Let me tell you something I will never be, an "is" for me; I will never be 6'. In fact, I'll never be 5'11''. I'm 5'10 3/4''. I could stand on my tiptoes for a bit, maybe be 6' for a bit. I could wear high heels, although at this cultural place in history, that's reserved for the fairer sex. Here's a problem for me with not being 6' or not being 6'6'' or 7' like some of my favorite athletes that I'll once again be cheering on this week in my favorite week of every year, which is like Christmas except that it lasts five days and it's called March Madness. The problem is that a study in the Journal of Applied Psychology confirms that an extra inch of height can equate to roughly an extra $800 of income a year. The study controlled for education and for experience. Here's an "is;" taller people get paid more. Here's another "is;" our height comes from our genes. You did nothing for your height. Here's another "is;" there are better-looking people than me on earth, well, for most of us. There are some remarkable Sophia Loren types out there. But every year, as we age past a certain point, we get a little less good-looking, and here's the problem with this. It turns out better-looking people make more money. As Sean Salter, a finance professor at Middle Tennessee State University explained in his 2012 paper on real estate brokers, the more attractive the broker, the higher wage.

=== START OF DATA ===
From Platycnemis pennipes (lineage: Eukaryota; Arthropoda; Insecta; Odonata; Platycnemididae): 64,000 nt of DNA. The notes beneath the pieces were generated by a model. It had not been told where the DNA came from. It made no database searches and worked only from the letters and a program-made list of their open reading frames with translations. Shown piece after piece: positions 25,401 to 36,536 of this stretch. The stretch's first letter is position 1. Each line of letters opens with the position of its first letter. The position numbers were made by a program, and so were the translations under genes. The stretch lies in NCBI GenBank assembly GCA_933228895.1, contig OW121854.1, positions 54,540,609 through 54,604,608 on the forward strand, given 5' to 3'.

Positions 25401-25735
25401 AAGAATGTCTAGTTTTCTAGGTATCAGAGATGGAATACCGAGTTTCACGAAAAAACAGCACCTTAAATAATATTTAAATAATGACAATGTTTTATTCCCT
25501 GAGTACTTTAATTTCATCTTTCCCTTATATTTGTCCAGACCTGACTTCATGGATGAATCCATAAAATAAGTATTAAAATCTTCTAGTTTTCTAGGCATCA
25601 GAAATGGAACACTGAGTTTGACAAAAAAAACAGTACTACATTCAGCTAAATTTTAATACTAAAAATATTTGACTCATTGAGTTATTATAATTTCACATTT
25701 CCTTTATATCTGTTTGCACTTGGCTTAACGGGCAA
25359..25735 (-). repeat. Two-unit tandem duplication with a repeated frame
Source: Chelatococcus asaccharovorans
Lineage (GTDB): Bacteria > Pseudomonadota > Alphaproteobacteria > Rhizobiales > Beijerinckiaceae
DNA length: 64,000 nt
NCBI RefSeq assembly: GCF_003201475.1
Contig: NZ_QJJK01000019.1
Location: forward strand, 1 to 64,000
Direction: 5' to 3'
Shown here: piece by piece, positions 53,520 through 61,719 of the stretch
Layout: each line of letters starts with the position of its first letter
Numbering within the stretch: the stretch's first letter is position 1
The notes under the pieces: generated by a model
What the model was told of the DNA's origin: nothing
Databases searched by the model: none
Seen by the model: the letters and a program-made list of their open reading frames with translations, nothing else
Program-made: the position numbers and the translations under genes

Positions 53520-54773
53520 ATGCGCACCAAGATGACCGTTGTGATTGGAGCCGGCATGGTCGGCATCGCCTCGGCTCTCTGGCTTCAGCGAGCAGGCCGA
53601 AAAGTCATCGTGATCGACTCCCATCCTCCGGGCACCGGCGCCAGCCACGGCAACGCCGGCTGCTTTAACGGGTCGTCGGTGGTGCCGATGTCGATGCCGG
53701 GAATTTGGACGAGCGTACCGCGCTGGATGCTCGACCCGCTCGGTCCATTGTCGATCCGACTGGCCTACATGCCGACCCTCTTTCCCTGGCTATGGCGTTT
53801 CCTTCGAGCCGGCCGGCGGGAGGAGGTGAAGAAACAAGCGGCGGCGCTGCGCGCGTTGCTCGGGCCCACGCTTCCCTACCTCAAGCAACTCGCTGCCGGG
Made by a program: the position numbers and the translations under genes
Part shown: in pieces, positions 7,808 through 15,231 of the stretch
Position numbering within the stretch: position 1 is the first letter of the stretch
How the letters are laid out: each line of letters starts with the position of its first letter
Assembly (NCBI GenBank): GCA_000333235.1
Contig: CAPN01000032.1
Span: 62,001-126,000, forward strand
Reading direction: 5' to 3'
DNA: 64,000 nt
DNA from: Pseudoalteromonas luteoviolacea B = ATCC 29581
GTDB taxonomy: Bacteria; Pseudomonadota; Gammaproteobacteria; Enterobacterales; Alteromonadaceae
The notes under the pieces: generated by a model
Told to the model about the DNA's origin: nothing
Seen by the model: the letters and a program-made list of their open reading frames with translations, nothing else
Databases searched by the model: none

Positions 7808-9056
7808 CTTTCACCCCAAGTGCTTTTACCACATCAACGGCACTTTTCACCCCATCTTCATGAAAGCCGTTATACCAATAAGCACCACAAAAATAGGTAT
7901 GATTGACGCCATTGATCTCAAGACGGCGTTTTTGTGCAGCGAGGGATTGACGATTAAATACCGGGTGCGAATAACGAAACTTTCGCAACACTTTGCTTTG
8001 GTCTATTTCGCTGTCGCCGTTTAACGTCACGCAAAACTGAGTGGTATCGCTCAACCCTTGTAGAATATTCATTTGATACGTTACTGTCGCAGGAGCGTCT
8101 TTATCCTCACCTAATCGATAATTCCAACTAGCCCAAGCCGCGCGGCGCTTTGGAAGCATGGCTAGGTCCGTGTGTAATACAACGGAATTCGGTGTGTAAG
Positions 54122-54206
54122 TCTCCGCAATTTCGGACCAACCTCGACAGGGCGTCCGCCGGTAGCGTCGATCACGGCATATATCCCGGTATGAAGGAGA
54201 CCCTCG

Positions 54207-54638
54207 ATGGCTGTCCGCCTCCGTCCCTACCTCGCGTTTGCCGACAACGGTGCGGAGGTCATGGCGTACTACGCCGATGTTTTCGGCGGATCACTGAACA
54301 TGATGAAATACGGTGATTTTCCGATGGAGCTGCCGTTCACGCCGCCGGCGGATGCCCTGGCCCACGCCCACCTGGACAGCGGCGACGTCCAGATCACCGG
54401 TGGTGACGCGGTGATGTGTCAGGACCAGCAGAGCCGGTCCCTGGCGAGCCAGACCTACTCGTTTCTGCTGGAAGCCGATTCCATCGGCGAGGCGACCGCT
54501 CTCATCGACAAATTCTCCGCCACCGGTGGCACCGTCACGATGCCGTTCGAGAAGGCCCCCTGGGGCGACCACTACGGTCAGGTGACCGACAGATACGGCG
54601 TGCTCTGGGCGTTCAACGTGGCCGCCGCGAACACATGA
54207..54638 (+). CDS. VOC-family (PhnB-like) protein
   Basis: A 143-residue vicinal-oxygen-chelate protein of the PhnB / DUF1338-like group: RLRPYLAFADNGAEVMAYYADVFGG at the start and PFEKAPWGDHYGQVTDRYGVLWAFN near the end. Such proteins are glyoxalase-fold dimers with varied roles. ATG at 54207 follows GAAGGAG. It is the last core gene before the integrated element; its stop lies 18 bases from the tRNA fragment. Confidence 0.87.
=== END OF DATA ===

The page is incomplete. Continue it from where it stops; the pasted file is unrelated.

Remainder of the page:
A Business Insider article on the study gives this key line, and I quote, ''It has to do with a bias toward beauty that we all unconsciously have.'' Now, I realize we are living in an age of making more conscious our unconscious biases, and at its best, this makes us wiser, more empathetic, more sensitive, and fairer-minded. At its worst, this same age sometimes threatens to envy or penalize or demean what is beautiful, to suggest that the beautiful things are exploiting the rest of us, and are dirtying the world. The phrase "the beautiful people" is almost routinely cast with the most negative of connotations. Back to "is" and "are," so there are better-looking people than me and you on earth, and there are taller people than you and me on earth, and I also suspect there are smarter people than you and me on earth. There are people of higher, to say nothing of lower, character than you and me on earth. While intelligence and character in many ways are complex, can be augmented and no doubt improved over time, I think we are fooling ourselves if we disconnect the idea of taller, better looking, smarter, or wiser from our genes. My own Yankee horse sense tells me something like 50% of us is pre-determined. 50% of us "is" and the other 50 is what it's all about in whatever circumstance; the choices you make, the lessons you learned, the learnings you've made a part of your life. As Emerson memorably once wrote, "Sow a thought, reap an act. Sow an act, reap a habit. Sow a habit, reap a character. Sow a character, reap a destiny." 50% of you "is" the hand that you were dealt and you had no control over that, until, and if, gene therapy becomes a thing. The other 50%, how you played those cards, how'd you make your money, who'd you love, who loved you, and will you one day leave this campfire better than you found it.